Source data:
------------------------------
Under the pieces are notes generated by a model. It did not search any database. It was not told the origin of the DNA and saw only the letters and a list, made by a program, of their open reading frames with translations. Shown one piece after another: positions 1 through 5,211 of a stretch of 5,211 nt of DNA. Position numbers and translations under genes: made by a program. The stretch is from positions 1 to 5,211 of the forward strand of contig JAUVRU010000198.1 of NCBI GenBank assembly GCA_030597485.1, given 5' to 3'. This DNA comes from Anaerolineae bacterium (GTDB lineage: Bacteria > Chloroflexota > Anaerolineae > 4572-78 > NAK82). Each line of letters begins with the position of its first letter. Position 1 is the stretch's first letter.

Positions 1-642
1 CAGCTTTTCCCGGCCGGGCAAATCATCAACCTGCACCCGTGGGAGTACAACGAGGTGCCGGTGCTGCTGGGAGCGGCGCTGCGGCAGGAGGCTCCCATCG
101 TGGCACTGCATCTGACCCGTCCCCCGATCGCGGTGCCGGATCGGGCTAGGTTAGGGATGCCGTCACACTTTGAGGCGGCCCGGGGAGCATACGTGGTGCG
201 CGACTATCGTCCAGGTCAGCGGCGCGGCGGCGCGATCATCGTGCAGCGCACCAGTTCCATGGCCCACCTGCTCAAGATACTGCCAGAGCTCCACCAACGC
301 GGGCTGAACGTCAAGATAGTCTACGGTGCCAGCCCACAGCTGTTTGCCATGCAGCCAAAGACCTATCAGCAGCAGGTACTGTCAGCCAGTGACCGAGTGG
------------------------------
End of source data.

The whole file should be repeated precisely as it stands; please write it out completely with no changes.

Under the pieces are notes generated by a model. It did not search any database. It was not told the origin of the DNA and saw only the letters and a list, made by a program, of their open reading frames with translations. Shown one piece after another: positions 1 through 5,211 of a stretch of 5,211 nt of DNA. Position numbers and translations under genes: made by a program. The stretch is from positions 1 to 5,211 of the forward strand of contig JAUVRU010000198.1 of NCBI GenBank assembly GCA_030597485.1, given 5' to 3'. This DNA comes from Anaerolineae bacterium (GTDB lineage: Bacteria > Chloroflexota > Anaerolineae > 4572-78 > NAK82). Each line of letters begins with the position of its first letter. Position 1 is the stretch's first letter.

Positions 1-642
1 CAGCTTTTCCCGGCCGGGCAAATCATCAACCTGCACCCGTGGGAGTACAACGAGGTGCCGGTGCTGCTGGGAGCGGCGCTGCGGCAGGAGGCTCCCATCG
101 TGGCACTGCATCTGACCCGTCCCCCGATCGCGGTGCCGGATCGGGCTAGGTTAGGGATGCCGTCACACTTTGAGGCGGCCCGGGGAGCATACGTGGTGCG
201 CGACTATCGTCCAGGTCAGCGGCGCGGCGGCGCGATCATCGTGCAGCGCACCAGTTCCATGGCCCACCTGCTCAAGATACTGCCAGAGCTCCACCAACGC
301 GGGCTGAACGTCAAGATAGTCTACGGTGCCAGCCCACAGCTGTTTGCCATGCAGCCAAAGACCTATCAGCAGCAGGTACTGTCAGCCAGTGACCGAGTGG